For these reasons, few market participants were afraid of losing money. Most justworried about missing opportunity
. The unattractive outlook for stocks and bondsmeant investors would have to be aggressive and innovative if they were going to earnsignificant returns in the low-return environment. Thus risk aversion (a) was unnecessaryand (b) would be counter-productive. “You’d better invest in this new financial product,”people were told. “If you don’t, you’ll miss out. And if you don’t and your competitordoes – and it works – you’ll look out-of-step and fall behind.” When contemplating avirtuous circle without end, investors usually think of only one word: “buy.”
This describes the process through which fear of missed opportunity can overcomeskepticism and prudence
. And in this period, that’s what happened. No one worried
 3about losing money. Fear of missed opportunity drove most investors, and Citibank’sChuck Prince famously said, “. . . as long as the music is playing, you've got to get upand dance. We're still dancing.” Although he worried about a possible decline inliquidity, he worried more about falling behind in the manic race to provide capital.Recent History – on the DownsideThe events from mid-2007 through late 2008 or early 2009 demonstrate the reverse inoperation. The upward trend in home prices ground to a halt and subprime mortgagesbegan to default in large numbers. Leveraged vehicles melted down. Credit becameunavailable, and financial institutions needed rescuing. Recession caused spending tocontract, and corporate profits declined. Bear Stearns, Merrill Lynch, AIG, Fannie Mae,Freddie Mac, Wachovia and Washington Mutual all required rescues. Bank capital,commercial paper and money market funds needed federal guarantees. After thebankruptcy of Lehman Brothers, people began to ponder the collapse of the financialsystem. As often happens in scary times, “possible” morphed into “probable,” or at leastsomething very much worth worrying about.Now a vicious circle replaced the virtuous one of just a few months earlier. And with itsarrival, the fear of losing money replaced the fear of missing opportunity. As I’ve saidbefore, I imagine most investors’ cry was, “I don’t care if I ever make a penny in themarket again; I just don’t want to lose any more. Get me out!”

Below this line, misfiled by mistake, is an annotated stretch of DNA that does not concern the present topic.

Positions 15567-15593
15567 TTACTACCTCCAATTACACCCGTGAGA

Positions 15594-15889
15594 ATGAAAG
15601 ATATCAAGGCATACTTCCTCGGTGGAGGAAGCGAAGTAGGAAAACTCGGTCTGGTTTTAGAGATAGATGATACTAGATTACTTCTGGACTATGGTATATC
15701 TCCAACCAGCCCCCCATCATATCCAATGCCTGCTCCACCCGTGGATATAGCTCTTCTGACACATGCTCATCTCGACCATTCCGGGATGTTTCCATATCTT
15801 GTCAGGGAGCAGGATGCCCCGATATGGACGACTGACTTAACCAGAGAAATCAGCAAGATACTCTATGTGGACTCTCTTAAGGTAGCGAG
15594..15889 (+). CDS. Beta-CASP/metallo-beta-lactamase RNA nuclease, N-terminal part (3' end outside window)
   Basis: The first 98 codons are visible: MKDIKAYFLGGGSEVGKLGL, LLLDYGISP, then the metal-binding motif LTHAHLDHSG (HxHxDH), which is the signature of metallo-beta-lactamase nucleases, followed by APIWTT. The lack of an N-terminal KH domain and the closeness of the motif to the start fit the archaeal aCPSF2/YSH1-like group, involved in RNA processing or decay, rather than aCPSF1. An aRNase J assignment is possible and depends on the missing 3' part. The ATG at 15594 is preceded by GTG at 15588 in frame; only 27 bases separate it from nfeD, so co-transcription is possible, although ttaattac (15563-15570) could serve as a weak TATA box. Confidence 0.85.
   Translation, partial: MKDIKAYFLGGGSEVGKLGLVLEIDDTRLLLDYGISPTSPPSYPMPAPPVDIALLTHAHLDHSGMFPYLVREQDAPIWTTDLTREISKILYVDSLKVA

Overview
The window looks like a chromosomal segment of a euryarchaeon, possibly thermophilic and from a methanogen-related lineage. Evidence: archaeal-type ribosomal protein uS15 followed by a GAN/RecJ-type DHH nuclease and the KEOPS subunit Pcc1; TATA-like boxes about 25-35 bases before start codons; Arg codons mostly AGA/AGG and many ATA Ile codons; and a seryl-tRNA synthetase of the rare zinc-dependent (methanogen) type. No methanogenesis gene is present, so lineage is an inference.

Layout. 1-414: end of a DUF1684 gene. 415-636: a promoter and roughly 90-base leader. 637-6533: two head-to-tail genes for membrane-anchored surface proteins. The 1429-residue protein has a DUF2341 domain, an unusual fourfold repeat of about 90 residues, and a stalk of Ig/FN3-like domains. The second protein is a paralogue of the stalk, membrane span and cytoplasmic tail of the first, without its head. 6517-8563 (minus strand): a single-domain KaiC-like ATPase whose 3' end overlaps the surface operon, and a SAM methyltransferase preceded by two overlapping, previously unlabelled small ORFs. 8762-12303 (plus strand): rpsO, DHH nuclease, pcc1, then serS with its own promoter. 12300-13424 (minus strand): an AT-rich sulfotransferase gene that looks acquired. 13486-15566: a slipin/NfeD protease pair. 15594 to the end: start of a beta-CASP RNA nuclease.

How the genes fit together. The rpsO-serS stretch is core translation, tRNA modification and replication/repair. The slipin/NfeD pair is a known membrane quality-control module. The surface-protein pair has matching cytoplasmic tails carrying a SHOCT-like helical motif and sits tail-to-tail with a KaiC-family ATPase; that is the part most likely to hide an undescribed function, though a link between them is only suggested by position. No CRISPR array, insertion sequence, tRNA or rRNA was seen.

For most investors, no assumption was too negative to be true, and no potentialreturn made the risk of loss worth bearing.
High yield bonds at 19% yields. First lienleveraged loans at 18%. Investment grade bonds at 11%. None of these was sufficient toinduce risk-taking.As I wrote in “The Limits to Negativism” (October 15, 2008), “Skepticism calls forpessimism when optimism is excessive. But it also calls for optimism when pessimism isexcessive.” By the fourth quarter of 2008, risk aversion ruled and risk tolerance haddisappeared. A skeptical view toward excessive pessimism was called for at a time of unprecedented low asset prices, but few people could muster it. The credit marketsoffered the highest returns in their history, but fear of losing money kept most investorsfrom seizing the opportunity.
In the middle of this decade we saw a manic period in which losses wereunimaginable. The resultant shortages of risk aversion and skepticism causedinvestors to buy at highs and assume unprecedented risks in order to avoid missingopportunity. This was followed – as usual – by a collapse in which no negative eventcould be ruled out and no return was high enough to induce buying, all becauseinvestors wanted nothing other than to avoid losing money.
This cycle produced a treacherous, low-return period in which it was very hard to findinvestments promising good returns earned with safety, and then a period of collapse inwhich there were bargains everywhere but few investors possessed the requisite “dry